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Part 2. Student of Origin in Alexandria Orator and master teacher Made bishop of Caesarea with only 17 followers (10 was required to have a bishop) at.

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Presentation on theme: "Part 2. Student of Origin in Alexandria Orator and master teacher Made bishop of Caesarea with only 17 followers (10 was required to have a bishop) at."— Presentation transcript:

1 Part 2

2 Student of Origin in Alexandria Orator and master teacher Made bishop of Caesarea with only 17 followers (10 was required to have a bishop) at 40 yrs old 13 years later when he was 53 there were only 17 unconverted

3 Divergent views led to constant debates, not evangelism Judaizers, Docetism, Gnostics, Marcionism, Montanists, Monarchians, Novatimists, Donatists, Arians, Nestorians, Monophysites (Eutychianism and Apollinarism) 1. Gnostics: Matter is evil – Spiritual knowledge, esp. of God, is good Mystical Led to asceticism and monasticism 2. Montanism: charismatic-prophetic movement 3. Arianism: Rejection of trinity; Christ is created being With no agreement as to who Christ was, evangelism became an argument of Creeds Conversion meant the acceptance of a Creed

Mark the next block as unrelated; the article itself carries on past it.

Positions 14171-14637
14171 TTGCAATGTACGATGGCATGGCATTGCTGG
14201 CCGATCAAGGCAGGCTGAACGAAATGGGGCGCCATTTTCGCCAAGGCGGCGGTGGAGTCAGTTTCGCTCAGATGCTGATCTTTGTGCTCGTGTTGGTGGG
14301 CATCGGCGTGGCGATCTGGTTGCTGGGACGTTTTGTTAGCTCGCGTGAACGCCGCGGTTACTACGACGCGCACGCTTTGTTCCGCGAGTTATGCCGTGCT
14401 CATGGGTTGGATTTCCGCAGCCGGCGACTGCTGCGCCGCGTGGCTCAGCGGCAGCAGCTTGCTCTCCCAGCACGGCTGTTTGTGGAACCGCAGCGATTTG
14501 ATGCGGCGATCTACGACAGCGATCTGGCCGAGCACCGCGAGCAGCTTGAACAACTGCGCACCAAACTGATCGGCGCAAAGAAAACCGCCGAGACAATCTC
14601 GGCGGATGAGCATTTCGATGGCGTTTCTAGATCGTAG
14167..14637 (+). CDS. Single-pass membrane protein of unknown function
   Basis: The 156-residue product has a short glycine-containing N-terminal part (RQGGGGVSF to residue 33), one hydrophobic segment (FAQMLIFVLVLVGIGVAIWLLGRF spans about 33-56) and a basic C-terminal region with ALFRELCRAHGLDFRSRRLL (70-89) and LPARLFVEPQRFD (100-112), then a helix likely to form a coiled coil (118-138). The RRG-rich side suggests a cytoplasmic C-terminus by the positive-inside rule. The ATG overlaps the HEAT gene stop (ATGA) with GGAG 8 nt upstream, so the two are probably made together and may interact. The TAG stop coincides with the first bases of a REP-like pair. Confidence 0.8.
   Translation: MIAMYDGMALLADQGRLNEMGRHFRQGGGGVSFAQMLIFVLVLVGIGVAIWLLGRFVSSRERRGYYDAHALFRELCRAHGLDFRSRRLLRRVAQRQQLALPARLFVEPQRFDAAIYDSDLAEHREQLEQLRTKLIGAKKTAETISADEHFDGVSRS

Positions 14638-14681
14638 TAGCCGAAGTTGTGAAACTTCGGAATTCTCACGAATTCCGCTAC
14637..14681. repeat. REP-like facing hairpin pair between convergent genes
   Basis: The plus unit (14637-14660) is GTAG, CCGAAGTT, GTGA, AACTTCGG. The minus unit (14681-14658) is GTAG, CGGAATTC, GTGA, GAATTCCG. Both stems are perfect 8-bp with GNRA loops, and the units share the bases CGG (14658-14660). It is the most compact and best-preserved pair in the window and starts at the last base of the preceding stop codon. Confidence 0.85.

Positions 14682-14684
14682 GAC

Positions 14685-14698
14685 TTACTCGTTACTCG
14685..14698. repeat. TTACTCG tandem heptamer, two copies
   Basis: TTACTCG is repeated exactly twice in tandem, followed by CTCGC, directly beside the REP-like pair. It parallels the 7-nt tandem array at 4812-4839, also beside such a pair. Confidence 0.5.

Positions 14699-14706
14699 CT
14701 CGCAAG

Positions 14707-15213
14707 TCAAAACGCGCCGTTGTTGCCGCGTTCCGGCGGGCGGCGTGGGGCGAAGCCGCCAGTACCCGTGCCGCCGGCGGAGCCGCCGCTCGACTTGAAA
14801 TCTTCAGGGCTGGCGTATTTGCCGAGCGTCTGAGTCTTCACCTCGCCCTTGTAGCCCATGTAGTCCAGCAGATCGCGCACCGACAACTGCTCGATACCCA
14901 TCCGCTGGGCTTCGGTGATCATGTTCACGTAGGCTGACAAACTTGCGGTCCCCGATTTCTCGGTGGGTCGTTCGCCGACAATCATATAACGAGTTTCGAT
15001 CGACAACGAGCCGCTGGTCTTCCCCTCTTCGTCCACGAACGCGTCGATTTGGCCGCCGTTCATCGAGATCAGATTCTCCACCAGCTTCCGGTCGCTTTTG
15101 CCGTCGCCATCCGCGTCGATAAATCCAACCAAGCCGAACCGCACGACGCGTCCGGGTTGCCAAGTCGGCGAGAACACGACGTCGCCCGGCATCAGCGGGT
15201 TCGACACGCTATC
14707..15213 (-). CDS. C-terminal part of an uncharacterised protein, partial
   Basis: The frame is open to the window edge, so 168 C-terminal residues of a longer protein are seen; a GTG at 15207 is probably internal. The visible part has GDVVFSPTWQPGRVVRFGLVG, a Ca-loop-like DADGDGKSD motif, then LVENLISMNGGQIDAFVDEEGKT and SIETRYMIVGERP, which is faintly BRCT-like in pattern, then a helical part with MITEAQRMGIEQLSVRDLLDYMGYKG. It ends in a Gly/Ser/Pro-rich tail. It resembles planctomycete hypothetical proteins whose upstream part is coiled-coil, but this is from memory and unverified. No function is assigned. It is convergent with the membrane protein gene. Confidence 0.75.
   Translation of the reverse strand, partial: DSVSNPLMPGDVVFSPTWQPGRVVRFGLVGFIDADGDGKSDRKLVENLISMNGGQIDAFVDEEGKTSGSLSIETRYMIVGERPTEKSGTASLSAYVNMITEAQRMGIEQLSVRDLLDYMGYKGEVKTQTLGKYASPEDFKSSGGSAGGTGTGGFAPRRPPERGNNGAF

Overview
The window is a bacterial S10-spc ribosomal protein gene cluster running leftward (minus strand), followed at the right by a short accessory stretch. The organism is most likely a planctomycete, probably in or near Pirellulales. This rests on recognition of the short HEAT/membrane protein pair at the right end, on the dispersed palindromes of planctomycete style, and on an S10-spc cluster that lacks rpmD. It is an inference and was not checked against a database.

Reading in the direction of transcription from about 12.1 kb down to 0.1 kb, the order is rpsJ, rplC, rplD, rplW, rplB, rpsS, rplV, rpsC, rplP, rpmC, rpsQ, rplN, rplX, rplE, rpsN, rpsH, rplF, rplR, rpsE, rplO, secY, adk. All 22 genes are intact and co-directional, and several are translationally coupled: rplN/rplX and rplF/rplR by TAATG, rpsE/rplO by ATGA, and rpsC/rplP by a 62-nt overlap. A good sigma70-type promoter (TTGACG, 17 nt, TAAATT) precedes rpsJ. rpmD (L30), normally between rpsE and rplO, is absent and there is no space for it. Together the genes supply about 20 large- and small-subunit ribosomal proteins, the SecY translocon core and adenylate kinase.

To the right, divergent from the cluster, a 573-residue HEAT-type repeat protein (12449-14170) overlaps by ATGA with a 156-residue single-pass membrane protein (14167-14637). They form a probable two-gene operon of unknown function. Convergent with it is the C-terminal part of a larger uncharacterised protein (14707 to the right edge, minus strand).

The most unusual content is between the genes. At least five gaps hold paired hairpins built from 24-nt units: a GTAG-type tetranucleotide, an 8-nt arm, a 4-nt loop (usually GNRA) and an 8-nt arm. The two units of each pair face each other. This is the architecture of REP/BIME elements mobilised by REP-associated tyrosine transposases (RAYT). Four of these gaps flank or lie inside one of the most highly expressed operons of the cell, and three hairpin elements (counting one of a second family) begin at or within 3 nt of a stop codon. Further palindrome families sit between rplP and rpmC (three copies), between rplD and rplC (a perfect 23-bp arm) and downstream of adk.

4 A “knowledge” that is mystical, secret, higher, intuitive or divine and existential -- as opposed to knowledge that is learned, episteme, beliefs and assumptions from evidence outside of one Oriental mystic syncretism + Greek philosophy + Judaism Dualistic: Christ was an emanation or emissary of light from the Kingdom of Light who appeared in a body Material, matter, flesh, and creation are all evil Non-tangible, spiritual and mystical are good The mythological-cosmological drama of a divine element “falls” into the material realm, lodging in a human, then seeks to return to the divine realm through a process of awakening (thus salvation). Thus individual redemption is elevated to cosmic significance. Manicheanism is the Persian gnostic school version of Augustine Died as a religion, but concepts infected Catholicism by asceticism, monasticism and distinction between clergy/laity. Bogomils, Paulicians and Cathars adapted much Spread of Manichaeism